South African History Today – April 1

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This is a brief insight into South Africa’s diverse and vibrant history on April 1, a mosaic formed with strands of success, hardship, and perseverance. As we delve into the past of South Africa, we embark on a voyage through the ages, manoeuvring through the intricacies that have moulded the country we recognize today.

April 1

2016: Clarence Makwetu Passes Away

Clarence Makwetu, a political activist and Pan-Africanist stalwart, passed away at the age of 88 in Queenstown Private Hospital after a long illness. He was born on December 6, 1928, in the Transkei and served as the president of the Pan-African Congress in 1996.

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1990: Nelson Mandela of the ANC gives a historic political rally

Nelson Mandela addressed a crowd of 300,000 in Port Elizabeth—South Africa’s biggest-ever political rally. He announced his meeting with President F.W. de Klerk to discuss the intensification of violence in KwaZulu-Natal and the Rand. On the same day, he flew to KwaZulu-Natal to see the violence’s impact.

1955: ANC launches mass boycott of Bantu Education

The African National Congress (ANC) launched a mass boycott against Bantu Education, which reserved high standards of education only for Whites. The boycott failed, as the government threatened to expel those who did not return to school. The ANC handed over the leadership to the Women’s League and Congress Youth League. Some students returned to school, and those who didn’t were expelled. The African Education Movement set up by the ANC attempted to provide alternative lessons to the excluded students.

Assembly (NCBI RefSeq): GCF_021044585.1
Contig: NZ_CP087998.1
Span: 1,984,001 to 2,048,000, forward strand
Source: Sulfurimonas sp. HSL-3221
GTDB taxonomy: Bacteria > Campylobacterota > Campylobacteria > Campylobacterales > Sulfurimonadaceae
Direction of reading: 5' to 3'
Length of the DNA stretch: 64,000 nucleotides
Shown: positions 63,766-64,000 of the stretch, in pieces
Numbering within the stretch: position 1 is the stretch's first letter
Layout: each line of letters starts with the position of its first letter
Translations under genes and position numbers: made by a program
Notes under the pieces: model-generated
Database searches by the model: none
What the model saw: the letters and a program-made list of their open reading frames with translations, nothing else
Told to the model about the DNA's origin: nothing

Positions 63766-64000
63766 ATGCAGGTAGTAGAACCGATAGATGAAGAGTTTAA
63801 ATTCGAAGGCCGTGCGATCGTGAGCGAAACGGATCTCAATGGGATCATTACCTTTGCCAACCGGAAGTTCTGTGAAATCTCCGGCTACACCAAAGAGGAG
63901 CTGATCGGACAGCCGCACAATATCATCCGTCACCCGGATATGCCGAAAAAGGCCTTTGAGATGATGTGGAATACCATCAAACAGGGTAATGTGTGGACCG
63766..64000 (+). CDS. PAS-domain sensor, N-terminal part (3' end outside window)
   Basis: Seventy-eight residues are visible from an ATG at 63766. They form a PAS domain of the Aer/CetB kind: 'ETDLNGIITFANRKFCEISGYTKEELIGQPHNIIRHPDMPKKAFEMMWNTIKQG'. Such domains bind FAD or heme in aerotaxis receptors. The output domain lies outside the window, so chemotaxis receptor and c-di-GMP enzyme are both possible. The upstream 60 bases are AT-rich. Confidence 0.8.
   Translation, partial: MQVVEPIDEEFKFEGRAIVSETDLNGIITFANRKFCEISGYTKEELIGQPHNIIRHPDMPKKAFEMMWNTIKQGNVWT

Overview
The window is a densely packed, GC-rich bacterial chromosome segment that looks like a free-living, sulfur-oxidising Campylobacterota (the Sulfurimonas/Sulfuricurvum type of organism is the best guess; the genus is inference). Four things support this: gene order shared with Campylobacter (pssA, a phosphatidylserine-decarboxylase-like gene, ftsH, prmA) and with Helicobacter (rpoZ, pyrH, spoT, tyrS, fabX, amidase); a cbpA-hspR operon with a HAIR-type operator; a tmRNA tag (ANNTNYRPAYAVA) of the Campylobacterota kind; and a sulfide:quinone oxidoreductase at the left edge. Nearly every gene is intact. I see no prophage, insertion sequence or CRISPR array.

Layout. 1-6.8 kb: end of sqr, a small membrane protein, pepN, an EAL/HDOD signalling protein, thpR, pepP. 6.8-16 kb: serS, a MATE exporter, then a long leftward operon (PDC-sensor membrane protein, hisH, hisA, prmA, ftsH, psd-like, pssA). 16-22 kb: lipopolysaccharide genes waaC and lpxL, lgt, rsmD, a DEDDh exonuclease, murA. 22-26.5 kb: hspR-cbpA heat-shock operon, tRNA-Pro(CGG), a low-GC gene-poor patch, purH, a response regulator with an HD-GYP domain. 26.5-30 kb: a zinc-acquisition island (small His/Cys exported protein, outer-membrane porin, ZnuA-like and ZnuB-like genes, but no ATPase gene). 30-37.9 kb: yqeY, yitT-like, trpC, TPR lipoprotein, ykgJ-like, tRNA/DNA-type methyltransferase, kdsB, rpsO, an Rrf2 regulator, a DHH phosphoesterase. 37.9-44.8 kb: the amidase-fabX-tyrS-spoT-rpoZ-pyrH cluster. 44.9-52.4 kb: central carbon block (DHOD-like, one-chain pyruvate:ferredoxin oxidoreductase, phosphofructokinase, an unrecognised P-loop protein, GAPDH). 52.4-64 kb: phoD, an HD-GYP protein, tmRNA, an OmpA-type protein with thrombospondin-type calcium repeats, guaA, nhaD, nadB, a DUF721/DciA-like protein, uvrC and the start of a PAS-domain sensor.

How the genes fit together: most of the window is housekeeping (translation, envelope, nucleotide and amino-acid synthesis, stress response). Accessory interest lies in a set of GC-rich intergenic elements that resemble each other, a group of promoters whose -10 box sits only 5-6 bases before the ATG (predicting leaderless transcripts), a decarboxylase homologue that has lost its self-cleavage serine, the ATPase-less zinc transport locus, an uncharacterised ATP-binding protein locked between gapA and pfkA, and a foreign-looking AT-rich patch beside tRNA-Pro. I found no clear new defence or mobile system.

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1913: South African Police is founded

In 1913, the South African Police (SAP) was established as a national police force after the enactment of the Police Bill and Defence Bill. The SAP succeeded the police forces of the Cape Colony, the Natal Colony, the Orange River Colony and the Transvaal Colony. Soon after its establishment, the SAP had to deal with the mineworkers’ strike and Indian Passive Resistance campaign. When negotiations failed, around 19,000 miners took part in mass action that turned violent and the military had to be called in to help the SAP.

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1863: First Tramway Company in Cape Town commences operations

Public transport started in Cape Town in 1801 with a coach service. In 1863, horse-drawn trams began operating in Cape Town and later Johannesburg, Pretoria, and Durban. Trams were replaced by buses by the early 1960s, except in Kimberley where a heritage system was reintroduced in 1985.

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